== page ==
Shook or Shaken: Understanding the Past Tense Forms of “Shake”

  • Shook” is the past tense form used to denote an action completed in the past.
  • Shaken” is the past participle that is used with auxiliary verbs or in passive constructions.
  • Knowing the correct usage of “shook” and “shaken” improves grammatical precision in English.

The English language is rich with verbs that change form depending on their tense, and “shake” is one of those irregular verbs that require memorization of its distinct forms. The present tense “shake” turns into “shook” when talking about past events, and transforms into “shaken” when constructing perfect tenses or the passive voice.

Shook or Shaken – Which is the Past Tense and Past Participle of Shake?

The verb “to shake” is one that often confuses learners because it has two different past forms. To clarify the proper usage, consider the definitions and contexts in which these forms are used.

Shook is the simple past tense of “shake.” It describes an action that was completed in the past. For example:

  • She shook the rug to remove the dirt.

In contrast, shaken is the past participle form. It is used with auxiliary verbs to form perfect tenses or passive voice constructions. For instance:

  • The bottle had been shaken before use.

The following tables summarize the use of these forms according to the context:

Simple Past TenseUse
ShookDescribes a completed action in the past (e.g., Yesterday, he shook the box)
Past ParticipleUse
ShakenUsed with auxiliary verbs to form perfect tenses or passive constructions (e.g., The documents have been shaken by the wind)

When teaching these forms, it is beneficial to provide students with bullet point lists of examples:

  • Simple Past Tense (Shook):
    • He shook his head in disbelief.
    • They shook hands after the agreement.
  • Past Participle (Shaken):
    • The foundations of the building have been shaken by the earthquake.
    • Her confidence was shaken after the presentation.

It is imperative to note that “Shaked” is not considered a standard form in English; therefore, it should not be used.

Bolded words throughout this section are to highlight the key forms and usage patterns for clarity. Understanding these distinctions ensures accurate and clear communication in both written and spoken English.

Present Tense Usage with verb “shake”

In English grammar, the verb “shake” has different forms depending on the tense used. This section will explore how “shake” is used in various present tense formats including simple present, present continuous, and present perfect. Each of these tenses serves a unique purpose in conveying actions that are current, ongoing, or completed at the present moment.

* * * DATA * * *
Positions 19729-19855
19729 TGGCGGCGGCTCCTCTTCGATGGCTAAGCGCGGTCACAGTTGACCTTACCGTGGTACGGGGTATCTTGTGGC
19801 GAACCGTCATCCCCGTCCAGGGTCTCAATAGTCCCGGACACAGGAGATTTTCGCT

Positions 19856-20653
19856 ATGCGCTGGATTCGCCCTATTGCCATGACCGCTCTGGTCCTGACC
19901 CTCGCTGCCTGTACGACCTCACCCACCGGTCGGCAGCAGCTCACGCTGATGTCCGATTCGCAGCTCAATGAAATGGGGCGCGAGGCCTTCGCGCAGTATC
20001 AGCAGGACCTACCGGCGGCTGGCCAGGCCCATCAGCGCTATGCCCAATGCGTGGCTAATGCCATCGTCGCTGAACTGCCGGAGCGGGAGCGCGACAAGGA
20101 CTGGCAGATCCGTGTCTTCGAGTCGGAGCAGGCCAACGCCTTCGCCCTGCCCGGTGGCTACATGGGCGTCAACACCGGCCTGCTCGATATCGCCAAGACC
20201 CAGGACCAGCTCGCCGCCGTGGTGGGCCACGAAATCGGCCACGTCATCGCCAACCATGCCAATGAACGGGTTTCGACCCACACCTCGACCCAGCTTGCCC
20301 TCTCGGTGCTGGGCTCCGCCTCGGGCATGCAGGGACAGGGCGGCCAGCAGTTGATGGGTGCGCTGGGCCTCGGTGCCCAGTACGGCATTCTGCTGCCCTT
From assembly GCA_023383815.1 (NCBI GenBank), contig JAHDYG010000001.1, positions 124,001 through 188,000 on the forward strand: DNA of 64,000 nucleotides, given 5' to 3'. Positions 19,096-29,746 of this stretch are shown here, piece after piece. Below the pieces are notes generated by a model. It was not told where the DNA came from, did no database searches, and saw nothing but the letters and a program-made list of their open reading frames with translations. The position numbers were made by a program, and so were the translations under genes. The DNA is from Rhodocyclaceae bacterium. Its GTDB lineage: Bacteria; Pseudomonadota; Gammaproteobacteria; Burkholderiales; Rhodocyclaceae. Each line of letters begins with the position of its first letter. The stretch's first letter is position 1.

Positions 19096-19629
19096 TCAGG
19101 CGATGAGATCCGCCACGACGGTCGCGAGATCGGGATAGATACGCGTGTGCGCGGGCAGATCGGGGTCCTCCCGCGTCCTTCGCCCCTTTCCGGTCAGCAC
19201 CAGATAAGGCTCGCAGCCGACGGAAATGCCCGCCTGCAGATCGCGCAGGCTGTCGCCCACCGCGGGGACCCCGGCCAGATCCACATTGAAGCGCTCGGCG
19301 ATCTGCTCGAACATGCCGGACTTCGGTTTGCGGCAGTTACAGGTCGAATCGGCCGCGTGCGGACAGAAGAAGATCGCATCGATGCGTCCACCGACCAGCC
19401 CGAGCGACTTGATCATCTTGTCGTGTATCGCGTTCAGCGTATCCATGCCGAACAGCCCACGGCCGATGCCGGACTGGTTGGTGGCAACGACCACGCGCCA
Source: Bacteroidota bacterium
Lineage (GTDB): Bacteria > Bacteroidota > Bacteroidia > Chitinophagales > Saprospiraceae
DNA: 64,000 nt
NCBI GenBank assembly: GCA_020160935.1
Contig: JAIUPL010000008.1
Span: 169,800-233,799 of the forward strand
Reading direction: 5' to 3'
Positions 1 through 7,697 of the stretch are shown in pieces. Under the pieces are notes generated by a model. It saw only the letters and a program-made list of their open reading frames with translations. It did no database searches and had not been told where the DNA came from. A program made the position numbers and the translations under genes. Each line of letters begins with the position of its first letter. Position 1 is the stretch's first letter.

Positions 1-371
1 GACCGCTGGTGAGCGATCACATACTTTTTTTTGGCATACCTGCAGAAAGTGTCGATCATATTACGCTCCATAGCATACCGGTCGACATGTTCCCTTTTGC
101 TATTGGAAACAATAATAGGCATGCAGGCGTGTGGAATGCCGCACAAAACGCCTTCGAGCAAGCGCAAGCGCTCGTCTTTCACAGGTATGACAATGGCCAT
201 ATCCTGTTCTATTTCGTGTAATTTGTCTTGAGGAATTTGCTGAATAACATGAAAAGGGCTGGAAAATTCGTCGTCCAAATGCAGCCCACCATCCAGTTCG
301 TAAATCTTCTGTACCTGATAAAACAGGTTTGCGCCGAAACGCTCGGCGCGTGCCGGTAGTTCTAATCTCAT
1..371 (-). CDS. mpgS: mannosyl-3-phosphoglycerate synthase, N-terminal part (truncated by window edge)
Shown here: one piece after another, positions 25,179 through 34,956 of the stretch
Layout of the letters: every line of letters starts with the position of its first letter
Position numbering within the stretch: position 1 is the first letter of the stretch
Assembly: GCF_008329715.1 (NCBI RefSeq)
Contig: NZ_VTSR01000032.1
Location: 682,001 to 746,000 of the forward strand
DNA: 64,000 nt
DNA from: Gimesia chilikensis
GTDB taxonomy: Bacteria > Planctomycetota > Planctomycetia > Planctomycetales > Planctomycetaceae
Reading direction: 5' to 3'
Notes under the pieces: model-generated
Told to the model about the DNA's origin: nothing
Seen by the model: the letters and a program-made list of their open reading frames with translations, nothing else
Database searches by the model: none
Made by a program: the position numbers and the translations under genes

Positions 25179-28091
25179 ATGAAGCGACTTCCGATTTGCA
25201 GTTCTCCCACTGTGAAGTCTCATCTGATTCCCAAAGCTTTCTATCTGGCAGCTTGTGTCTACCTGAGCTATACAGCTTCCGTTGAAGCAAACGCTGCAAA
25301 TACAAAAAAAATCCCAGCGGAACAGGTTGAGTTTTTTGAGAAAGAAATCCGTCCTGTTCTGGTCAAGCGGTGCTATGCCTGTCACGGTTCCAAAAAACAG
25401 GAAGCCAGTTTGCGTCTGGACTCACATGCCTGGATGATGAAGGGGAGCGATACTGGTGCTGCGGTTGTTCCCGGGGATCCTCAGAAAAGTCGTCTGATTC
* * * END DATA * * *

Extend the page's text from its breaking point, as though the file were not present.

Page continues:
Present Simple

The simple present tense of “shake” expresses a habitual or general truth. This form is straightforward and is used for facts or regular occurrences.

  • Singular:

    • He/She/It shakes
  • Plural:

    • They shake

Present Continuous

The present continuous tense indicates an action that is currently happening or is in progress. It consists of the present tense of the auxiliary verb “to be” and the present participle form “shaking”.

  • Form:
    • Subject + is/are/am + shaking
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SubjectAuxiliary VerbPresent Participle

Present Perfect

The present perfect tense relates to actions that have happened at an unspecified time before now. The exact time is not important. It’s used for actions that are completed at the time of speaking or are still relevant. The verb “shake” forms the present perfect tense with the auxiliary verb “have” and the past participle “have shaken”.

  • Form:
    • Subject + has/have + shaken
  • Examples:
    • I have shaken the rug already.
    • They have shaken many hands today.

Origins of ‘Shake’

The verb “shake” comes from Old English “sceacan,” which means to move to and fro, often rapidly. Over time, “shake” has maintained its base meaning but has expanded to include various idiomatic expressions in the English language. The origins of ‘shake’ help us understand its transformations and how its various present-tense forms have come to be standardized in modern English grammar.

Past Tense Forms with verb “shake”

The verb “shake” has distinct forms when used in the past tense, each conveying different timeframes and aspects of action.

Simple Past

In the simple past tense, the verb “shake” is transformed to “shook.” This form indicates that an action took place at a specific point in the past and has been completed.

  • Examples:
    • He shook the bottle vigorously.